We’ve talked about this at work, where you might spend the time to do a cool package, it just doesn’t have a disc in it. And instead of a disc, you’ve got a little piece of paper that says “go here for your download.”
So says Jeff Kleinsmith, Sub Pop’s Art Director, who muses the idea that you buy a piece of art and the audio comes free with it (thus, of course protecting his job whilst theoretically providing the music an outlet).
Whilst the idea is not anywhere nearly as radical as the blogger suggests, the notion of tying music as a downloadable sync with a higher level of art and design than acts who have in the past given away their music with newspapers of magazines as a download (and there are a few) sounds like yet another potential value-added way to sell music.
But is it any more radically inventive than selling a video with a song as the soundtrack? I’ve bought Anton Cobijn videos of bands I dislike simply because they offer me something I wanted to enjoy visually 1:
However, this scurrying around to try and preserve an industry that is still not doing too badly still strikes me as odd. Yes, albums sales are down, but overall unit sales, even if there are some hiccups, are roaring ahead. And performance income, as I’ve stated before (yes I know I’m a stuck record) is at record levels and growing.
If you are a writing musician it really ain’t a bad time to creating right now. 5% growth – in a recession.
But what is just as odd is the idea that music if it needed saving, can be saved by packaging it with a bit of art.
Very, very odd.
I’m sure many is the music consumer (not music lover – that weird phrase so used by the NZ media – what does it mean? ‘Music Lovers queued up for tickets to…’ was, typically, on TV One’s news a month or so ago – no people that like that particular artist may have queued up, music lovers, whoever they are, did not en mass) who likes a bit of art or design, cutting edge or otherwise. However, passion for music being what it is, I doubt if swarms would be driven to purchase that music solely, or even primarily because it came free attached to a cool package. I’ll leave that to the art lovers. Isn’t that what the album cover is all about? And many many album covers are already works of art, some quite extravagant. Anyone remember the Santana Lotus packaging? It must’ve almost bankrupted CBS.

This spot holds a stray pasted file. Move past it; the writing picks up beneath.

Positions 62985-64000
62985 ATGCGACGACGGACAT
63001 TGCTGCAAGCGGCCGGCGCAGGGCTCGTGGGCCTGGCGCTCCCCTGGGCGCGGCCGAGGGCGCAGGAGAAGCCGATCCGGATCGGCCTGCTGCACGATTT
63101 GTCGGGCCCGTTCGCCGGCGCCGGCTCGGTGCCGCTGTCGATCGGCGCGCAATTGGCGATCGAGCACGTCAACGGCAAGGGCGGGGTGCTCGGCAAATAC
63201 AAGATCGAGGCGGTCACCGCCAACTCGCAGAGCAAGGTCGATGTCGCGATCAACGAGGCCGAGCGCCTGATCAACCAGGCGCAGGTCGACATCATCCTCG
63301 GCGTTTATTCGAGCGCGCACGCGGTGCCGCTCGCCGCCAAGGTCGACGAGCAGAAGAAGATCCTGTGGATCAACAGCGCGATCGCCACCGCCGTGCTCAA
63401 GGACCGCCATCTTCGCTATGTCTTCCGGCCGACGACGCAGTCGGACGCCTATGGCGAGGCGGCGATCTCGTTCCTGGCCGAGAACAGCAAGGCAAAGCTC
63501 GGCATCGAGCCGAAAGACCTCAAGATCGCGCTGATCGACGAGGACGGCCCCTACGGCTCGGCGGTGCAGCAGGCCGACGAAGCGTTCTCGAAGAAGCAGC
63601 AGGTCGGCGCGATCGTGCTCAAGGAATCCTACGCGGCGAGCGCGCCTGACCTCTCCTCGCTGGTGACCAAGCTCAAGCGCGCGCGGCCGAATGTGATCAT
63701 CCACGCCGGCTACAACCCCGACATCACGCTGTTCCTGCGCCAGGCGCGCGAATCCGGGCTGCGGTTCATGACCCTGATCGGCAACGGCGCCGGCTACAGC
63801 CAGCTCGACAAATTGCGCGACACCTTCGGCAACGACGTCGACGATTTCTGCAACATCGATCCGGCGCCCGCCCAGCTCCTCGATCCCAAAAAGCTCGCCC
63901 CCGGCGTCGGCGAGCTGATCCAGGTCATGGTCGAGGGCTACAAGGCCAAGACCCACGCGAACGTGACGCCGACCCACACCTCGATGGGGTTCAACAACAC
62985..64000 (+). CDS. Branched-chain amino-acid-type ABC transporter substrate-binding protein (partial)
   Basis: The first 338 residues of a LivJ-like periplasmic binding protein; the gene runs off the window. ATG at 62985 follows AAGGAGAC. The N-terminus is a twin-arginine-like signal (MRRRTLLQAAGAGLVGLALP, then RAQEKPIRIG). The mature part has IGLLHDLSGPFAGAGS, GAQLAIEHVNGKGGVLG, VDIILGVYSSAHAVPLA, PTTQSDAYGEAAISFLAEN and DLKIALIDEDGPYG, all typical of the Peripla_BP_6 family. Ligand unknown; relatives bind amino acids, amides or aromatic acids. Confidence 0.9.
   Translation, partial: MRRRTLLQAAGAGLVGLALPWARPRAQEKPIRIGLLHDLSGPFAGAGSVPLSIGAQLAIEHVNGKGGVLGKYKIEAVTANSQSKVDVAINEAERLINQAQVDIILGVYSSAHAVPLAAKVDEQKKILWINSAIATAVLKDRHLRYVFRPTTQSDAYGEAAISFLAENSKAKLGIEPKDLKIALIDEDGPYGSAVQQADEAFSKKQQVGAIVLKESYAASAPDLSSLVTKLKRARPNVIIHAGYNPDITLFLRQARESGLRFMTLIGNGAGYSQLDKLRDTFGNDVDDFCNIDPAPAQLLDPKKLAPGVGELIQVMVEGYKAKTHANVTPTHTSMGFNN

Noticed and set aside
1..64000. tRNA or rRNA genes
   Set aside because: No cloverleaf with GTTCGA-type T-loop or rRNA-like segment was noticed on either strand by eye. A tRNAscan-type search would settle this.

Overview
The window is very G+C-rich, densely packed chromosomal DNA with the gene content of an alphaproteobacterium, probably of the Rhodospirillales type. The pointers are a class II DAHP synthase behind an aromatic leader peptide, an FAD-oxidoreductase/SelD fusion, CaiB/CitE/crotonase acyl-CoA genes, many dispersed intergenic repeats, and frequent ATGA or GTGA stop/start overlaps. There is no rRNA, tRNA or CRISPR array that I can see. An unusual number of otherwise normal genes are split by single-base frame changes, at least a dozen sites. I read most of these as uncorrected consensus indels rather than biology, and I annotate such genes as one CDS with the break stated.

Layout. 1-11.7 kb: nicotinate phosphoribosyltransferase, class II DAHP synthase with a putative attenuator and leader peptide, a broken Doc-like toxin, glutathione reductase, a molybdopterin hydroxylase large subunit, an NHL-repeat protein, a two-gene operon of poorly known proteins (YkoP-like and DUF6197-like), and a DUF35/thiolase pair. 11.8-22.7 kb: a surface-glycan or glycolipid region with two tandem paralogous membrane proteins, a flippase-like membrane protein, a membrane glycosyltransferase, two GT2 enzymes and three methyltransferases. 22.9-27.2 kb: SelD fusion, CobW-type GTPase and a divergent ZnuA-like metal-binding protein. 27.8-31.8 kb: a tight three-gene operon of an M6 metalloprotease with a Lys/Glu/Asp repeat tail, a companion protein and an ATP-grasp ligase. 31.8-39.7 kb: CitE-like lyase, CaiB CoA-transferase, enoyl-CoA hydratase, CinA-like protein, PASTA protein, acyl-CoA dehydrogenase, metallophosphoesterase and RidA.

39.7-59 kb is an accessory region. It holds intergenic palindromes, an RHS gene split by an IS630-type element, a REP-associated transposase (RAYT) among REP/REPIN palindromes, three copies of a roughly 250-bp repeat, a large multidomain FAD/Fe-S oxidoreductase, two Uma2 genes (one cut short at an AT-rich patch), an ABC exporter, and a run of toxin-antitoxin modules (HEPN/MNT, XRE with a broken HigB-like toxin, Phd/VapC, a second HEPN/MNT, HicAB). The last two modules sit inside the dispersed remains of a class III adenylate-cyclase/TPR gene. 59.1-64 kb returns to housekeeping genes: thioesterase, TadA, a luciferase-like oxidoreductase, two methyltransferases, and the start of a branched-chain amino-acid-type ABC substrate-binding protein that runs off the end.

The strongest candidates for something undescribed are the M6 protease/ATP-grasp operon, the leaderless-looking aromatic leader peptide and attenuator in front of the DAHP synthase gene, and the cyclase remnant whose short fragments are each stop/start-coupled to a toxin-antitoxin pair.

Or maybe I’m the odd one. I buy music because I’m likely to swoon to it; to dance to it; or mostly, because it makes me feel fucking wonderful, even if that wonderful is miserable sometimes.
If those booming unit sales mean anything they show us that music is about music, not the way it’s packaged: those sales figures are dominated by sequences of 1s & 0s that have no sleeve or artwork.
I’m not sure if it’s a good thing, but it simply is. So sorry Jeff Kleinsmith, you are actually a hell of an Art Director, responsible for all sorts of iconic bits and pieces, but the music will and does speak for itself mostly.